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Journal of Phycology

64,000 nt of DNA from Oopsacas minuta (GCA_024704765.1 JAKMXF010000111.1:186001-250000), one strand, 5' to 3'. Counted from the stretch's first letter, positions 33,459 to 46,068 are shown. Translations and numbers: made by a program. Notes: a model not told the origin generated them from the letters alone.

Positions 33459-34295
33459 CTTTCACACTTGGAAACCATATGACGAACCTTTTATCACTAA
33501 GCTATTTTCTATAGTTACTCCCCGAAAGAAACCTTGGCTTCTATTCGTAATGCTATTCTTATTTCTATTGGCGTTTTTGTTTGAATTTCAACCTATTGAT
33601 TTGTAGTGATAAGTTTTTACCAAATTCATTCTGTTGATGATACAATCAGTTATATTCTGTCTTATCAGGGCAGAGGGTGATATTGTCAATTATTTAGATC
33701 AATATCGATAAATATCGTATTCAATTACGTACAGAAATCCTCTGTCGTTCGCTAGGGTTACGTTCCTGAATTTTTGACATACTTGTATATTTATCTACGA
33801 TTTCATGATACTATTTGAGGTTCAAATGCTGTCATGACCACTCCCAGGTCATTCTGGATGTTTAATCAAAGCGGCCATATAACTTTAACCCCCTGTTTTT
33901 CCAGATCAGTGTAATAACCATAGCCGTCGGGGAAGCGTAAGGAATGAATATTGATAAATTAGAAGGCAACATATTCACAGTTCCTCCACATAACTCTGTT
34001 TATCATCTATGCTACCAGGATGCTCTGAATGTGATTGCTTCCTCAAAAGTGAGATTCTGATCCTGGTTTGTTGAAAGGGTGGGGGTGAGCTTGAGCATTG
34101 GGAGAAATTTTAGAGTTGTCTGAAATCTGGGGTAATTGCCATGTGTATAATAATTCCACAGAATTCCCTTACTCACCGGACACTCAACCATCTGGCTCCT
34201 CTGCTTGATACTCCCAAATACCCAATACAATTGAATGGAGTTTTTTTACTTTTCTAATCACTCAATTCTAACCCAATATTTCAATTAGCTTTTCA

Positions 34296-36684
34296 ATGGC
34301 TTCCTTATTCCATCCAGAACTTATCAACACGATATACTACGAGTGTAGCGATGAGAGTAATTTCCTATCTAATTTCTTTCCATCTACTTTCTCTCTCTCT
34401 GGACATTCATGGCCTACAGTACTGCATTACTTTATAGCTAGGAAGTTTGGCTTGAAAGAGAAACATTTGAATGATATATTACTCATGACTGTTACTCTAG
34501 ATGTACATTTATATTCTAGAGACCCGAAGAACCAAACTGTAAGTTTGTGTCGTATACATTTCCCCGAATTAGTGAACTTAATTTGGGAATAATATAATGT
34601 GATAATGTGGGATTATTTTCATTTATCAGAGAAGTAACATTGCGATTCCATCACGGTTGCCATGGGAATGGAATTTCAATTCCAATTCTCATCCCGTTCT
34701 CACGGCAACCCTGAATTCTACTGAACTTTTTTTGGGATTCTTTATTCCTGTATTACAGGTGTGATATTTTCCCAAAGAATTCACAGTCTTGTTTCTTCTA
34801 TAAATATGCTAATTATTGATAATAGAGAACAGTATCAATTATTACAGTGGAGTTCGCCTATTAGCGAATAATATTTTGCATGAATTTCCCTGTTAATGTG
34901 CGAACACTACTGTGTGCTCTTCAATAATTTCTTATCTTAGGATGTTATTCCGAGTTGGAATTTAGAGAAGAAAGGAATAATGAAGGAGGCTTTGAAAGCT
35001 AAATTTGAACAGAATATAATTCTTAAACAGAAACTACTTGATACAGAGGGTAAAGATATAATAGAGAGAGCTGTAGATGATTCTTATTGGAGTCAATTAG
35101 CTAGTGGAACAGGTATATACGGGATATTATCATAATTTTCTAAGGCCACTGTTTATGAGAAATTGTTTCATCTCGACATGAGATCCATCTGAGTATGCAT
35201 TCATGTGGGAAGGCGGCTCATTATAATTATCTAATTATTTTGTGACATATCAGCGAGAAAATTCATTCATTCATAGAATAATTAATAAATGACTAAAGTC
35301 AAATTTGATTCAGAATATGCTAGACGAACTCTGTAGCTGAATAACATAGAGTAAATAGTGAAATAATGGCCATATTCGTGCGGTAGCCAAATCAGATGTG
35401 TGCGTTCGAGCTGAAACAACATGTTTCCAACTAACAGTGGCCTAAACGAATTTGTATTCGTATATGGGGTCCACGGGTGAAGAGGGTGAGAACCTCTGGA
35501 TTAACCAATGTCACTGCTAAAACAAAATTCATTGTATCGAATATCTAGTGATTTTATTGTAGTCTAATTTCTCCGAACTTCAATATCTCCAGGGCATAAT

Cyanobacteria are crucial ecosystem components in dryland soils. Advances in describing a–level taxonomy are needed to understand what drives their abundance and distribution. We describe Trichotorquatus gen. nov. (Oculatellaceae, Synechococcales, Cyanobacteria) based on four new species isolated from dryland soils including the coastal sage scrub near San Diego, California (USA), the Mojave and Colorado Deserts with sites at Joshua Tree National Park and Mojave National Preserve, California (USA), and the Atacama Desert (Chile). The genus is morphologically characterized by having thin trichomes (<4.5 lm wide), cells both shorter and longer than wide, rarely occurring single and double false branching, necridia appearing singly or in rows, and sheaths with a distinctive collar-like fraying and widening mid-filament, the feature for which the genus is named. The genus is morphologically nearly identical with Leptolyngbya sensu stricto but is phylogenetically quite distant from that genus. It is consequently a cryptic genus that will likely be differentiated in future studies based on 16S rRNA sequence data. The type species, T. maritimus sp. nov. is morphologically distinct from the other three species, T. coquimbo sp. nov., T. andrei sp. nov. and T. ladouxae sp. nov. However, these latter three species are morphologically very close and are considered by the authors to be cryptic species. All species are separated phylogenetically based on sequence of the 16S-23S ITS region. Three distinct ribosomal operons were recovered from the genus, lending difficulty to recognizing further diversity in this morphologically cryptic genus.

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